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Guidelines for the spelling of names of Polish rulers

This is a table made for untangling of the names of Polish rulers. It is incomplete and still not source of reference.

Ladislaus the Exile
Polish name of the rulerEnglish alternatives of the name (comma separated)The accepted Wikipedia spelling
Kazimierz III WielkiCasimir the Great,Casimir III the Great
Wladyslaw I HermanWladislaw I Herman,
Boleslaw I ChrobryBoleslav I,Boleslav I Chobry,Boleslaus I the Mighty,Boleslaw I the Brave
Kazimierz I OdnowicielCasimir I,Casimir I the Restorer
Boleslaw II SmialyBoleslaw II,Boleslaus the Brave,Boleslav II the Bold
Wladyslaw
ZbigniewZbigniev
Boleslaw III KrzywoustyBoleslaw Wrymouth
Wladyslaw Wygnaniec
Boleslaw IV KedzierzawyBoleslaw IV,Boleslav IV
Mieszko III StaryMieszko III the Old
Kazimierz II SprawiedliwyCasimir II,Casimir II the Just
Leszek BialyLeszek II
Wladyslaw Laskonogi
Mieszko Platonogi
Henryk I BrodatyHenry The Bearded
Henryk II Pobozny
Boleslaw V Wstydliwy
Leszek CzarnyLeszek the Black
Henryk IV Probus
Przemyslaw II
Waclaw II and IIIWenceslas II
Wladyslaw I LokietekVladislav Lokietek
Ludwik WegierskiLouis I of Anjou,Louis of Hungary
JadwigaHedwig
Wladyslaw II JagielloWladislaw II,
Wladyslaw III WarnenczykWladislaw III,
Kazimierz IV JagiellonczykCasimir IV,
Jan OlbrachtJohann I Albrecht,John Albert
AleksanderAlexander,Alexander Jagiellonian
Zygmunt I StarySigismund I,Sigismund I the Old
Zygmunt II AugustSigismund II August
Henryk WalezyHenri of Valois,Henry de Valois
Stefan BatoryStephan Bathory
Zygmunt III WazaSigismund III Vasa
Wladyslaw IV WazaWladislaw IV Vasa,Ladislas IV
Jan KazimierzJohann II Casimir,John II Casimir
Michal Korybut WisniowieckiMichael Wisniowiecki,Michael I Wisniowiecki
Jan III SobieskiJohn III Sobieski
August II MocnyAugustus II the Strong
Stanislaw LeszczynskiStanislas Leszczynski
August IIIAugustus III
Stanislaw August PoniatowskiStanislas II August Poniatowski

Using 'Hedwig' for Jadwiga sounds really bad for me. I'm for translating attributes (the Great, of Adjou etc.) and Western names (John, Alexander, Louis, August etc.) and leaving Slavic names in Polish spelling (Boleslaw, Wladyslaw etc.). --Taw

I agree about Jadwiga, since Hedwig sounds very German and could be confusing. I know that Jan is often used in English (like Jan Hus) -- but is Wladyslaw normal for English or is it something like Vladislav/-slas? or Ladislas? I will try to remember to check in my books on the 30 Years' War, etc... JHK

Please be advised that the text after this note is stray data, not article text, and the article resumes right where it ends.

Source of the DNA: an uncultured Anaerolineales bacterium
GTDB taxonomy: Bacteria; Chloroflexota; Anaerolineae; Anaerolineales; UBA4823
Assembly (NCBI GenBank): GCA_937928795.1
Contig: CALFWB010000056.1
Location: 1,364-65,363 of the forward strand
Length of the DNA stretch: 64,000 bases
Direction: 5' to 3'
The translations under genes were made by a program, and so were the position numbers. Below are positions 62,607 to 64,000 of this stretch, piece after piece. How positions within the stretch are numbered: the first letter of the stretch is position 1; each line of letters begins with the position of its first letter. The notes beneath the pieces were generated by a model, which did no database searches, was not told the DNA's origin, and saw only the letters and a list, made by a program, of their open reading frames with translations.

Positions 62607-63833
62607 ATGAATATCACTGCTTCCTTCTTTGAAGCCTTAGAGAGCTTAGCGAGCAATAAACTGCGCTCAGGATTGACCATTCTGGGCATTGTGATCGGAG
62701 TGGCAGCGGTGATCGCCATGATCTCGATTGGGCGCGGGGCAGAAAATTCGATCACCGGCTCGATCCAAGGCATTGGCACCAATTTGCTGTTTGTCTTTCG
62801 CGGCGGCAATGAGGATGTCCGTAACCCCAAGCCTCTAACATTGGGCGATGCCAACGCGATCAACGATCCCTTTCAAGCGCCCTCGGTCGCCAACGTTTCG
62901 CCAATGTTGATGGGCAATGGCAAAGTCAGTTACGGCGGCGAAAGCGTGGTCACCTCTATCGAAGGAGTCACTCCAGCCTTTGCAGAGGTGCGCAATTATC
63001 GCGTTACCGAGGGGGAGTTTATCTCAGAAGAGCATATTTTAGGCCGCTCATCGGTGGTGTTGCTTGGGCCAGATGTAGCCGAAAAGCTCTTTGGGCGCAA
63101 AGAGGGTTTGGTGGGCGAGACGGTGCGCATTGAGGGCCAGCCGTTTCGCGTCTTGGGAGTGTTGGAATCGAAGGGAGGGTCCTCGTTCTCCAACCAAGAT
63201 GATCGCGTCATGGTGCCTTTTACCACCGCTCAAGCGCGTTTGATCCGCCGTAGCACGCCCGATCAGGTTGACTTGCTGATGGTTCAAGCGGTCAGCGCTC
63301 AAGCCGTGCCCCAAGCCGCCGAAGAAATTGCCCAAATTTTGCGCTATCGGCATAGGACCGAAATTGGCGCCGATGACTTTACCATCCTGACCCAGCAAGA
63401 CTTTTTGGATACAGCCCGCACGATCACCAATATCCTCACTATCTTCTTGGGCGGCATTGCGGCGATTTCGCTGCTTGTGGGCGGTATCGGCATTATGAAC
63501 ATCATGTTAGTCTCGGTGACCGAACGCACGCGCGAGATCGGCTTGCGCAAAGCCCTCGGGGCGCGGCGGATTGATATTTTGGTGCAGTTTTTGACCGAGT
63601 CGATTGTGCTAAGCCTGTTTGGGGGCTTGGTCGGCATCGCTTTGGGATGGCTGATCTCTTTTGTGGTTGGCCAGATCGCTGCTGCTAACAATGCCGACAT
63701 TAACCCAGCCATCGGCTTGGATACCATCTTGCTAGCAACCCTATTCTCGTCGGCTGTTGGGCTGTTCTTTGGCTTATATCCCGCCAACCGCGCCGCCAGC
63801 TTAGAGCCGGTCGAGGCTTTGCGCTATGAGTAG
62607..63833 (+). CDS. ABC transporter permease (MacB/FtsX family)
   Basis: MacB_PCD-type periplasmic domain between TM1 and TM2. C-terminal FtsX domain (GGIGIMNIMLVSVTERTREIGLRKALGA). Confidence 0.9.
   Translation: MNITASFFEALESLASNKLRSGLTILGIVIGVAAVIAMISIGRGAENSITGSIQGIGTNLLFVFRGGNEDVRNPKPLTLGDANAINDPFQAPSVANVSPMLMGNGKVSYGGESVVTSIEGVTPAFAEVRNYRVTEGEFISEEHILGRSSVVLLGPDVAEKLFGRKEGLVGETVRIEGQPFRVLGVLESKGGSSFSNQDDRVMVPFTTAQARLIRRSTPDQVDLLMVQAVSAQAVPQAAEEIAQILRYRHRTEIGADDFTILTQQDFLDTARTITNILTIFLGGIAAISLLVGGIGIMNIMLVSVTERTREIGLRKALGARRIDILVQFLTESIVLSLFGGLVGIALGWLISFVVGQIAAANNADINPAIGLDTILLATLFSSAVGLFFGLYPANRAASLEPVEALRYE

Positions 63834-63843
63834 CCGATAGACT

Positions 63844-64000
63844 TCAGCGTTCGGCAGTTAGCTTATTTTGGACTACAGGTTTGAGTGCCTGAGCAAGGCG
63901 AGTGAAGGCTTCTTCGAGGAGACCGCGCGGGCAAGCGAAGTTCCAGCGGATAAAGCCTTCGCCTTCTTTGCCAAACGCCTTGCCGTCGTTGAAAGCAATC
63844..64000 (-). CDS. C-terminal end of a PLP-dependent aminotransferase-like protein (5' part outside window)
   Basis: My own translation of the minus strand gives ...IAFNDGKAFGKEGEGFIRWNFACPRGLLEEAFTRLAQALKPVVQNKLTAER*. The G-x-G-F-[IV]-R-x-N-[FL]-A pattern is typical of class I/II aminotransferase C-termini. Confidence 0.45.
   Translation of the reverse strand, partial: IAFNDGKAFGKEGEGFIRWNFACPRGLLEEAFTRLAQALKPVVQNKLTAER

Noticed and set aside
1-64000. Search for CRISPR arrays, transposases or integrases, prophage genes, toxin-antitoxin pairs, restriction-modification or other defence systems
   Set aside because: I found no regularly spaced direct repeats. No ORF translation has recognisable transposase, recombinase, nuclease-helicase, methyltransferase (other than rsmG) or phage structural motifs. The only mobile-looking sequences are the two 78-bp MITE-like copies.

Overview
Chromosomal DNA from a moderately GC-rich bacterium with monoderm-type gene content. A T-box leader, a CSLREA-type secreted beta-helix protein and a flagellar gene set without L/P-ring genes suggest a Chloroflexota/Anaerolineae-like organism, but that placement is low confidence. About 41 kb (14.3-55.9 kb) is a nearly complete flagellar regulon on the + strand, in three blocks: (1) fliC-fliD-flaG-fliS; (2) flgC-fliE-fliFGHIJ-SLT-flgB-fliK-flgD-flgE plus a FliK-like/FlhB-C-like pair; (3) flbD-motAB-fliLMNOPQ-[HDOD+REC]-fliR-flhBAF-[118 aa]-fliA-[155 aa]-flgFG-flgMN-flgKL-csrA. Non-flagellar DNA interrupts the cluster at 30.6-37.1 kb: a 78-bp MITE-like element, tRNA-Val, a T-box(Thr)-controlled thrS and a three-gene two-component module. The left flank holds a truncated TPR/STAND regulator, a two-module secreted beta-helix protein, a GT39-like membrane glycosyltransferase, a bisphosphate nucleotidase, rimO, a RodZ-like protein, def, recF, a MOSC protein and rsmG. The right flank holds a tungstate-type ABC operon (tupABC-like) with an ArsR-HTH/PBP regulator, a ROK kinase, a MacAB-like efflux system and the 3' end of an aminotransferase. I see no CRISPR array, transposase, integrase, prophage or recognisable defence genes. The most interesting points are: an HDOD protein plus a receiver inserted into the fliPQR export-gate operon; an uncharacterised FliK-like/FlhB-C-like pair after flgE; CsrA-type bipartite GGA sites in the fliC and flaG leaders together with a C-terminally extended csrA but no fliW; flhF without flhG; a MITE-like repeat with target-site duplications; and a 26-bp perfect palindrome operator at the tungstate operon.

This discussion is very similar to that on Confucius vs Kong-Fu-Zi or Taoism vs Daoism. This is also about how the English tradition of dropping much original information which bothers the native speakers of the foreign language. This is also about how some words or names have already become part of the English language and hence the original and accuracy no longer matters. Moving to the more accurate versions will invalidate many existing literature and references from older sources. However, I believe the solution is the same. Since wikipedia allows you to use redirects and links, both versions of spelling should be in wikipedia with cross references specified in the article itself. e.g.

Kazimierz III Wielki (aka Casimir the Great,Casimir III the Great in English)
or
Casimir the Great,Casimir III the Great (aka Kazimierz III Wielki to the natives)
should do the trick. By using redirects, both can be used as titles to the same article.
Anyway it would be good to strike a consensus anyway for the sake of clarity.

Unfortunately, The Library of the Congress adds to the confusion.
  • Mieszko I == Mieszko
  • Boleslaw I Chrobry == Boleslaw I (the Brave)

So far I have been going with the English names followed by, in brackets, a list of all names in other languages -- as many as seems appropriate:

King Fred the Refulgent (German Friedrich XIII, French Frederique le Bleu, Tkung Nd!ugu)

--Paul Drye

This is an English Encyclopedia. It would be unnecessary to list the name in Mongolian or German. However, if the name is a Polish name, then we need the Polish original for researchers to trace for more info in the native sources, and the English name for English speaking readers. Likewise for other languages, e.g. Chinese + English, or Japanese + English, or French + English etc.

Well, that's why I said "as seems appropriate". I'll stick in the names where he's important in the history of a country that speaks that language so that, as you say, it's likely to cover all the sources. -- Paul Drye

I choose to disagree. For example, Jesus is known around the world. Should we enter His name in all languages known to mankind? I don't think so. His name should be in English because wikipedia is in English. His name should also be in Hebrew (and transliteration of the pronunciation) because that was His language. That's it. Two languages and exactly two languages are appropriate for the entry.

As seems appropriate, like I say.

Shouldn't the alternative language spellings just be a redirect to the 'proper' original Polish spelling? That way everybody's happy...fojxl 22:24 Apr 4, 2003 (UTC)



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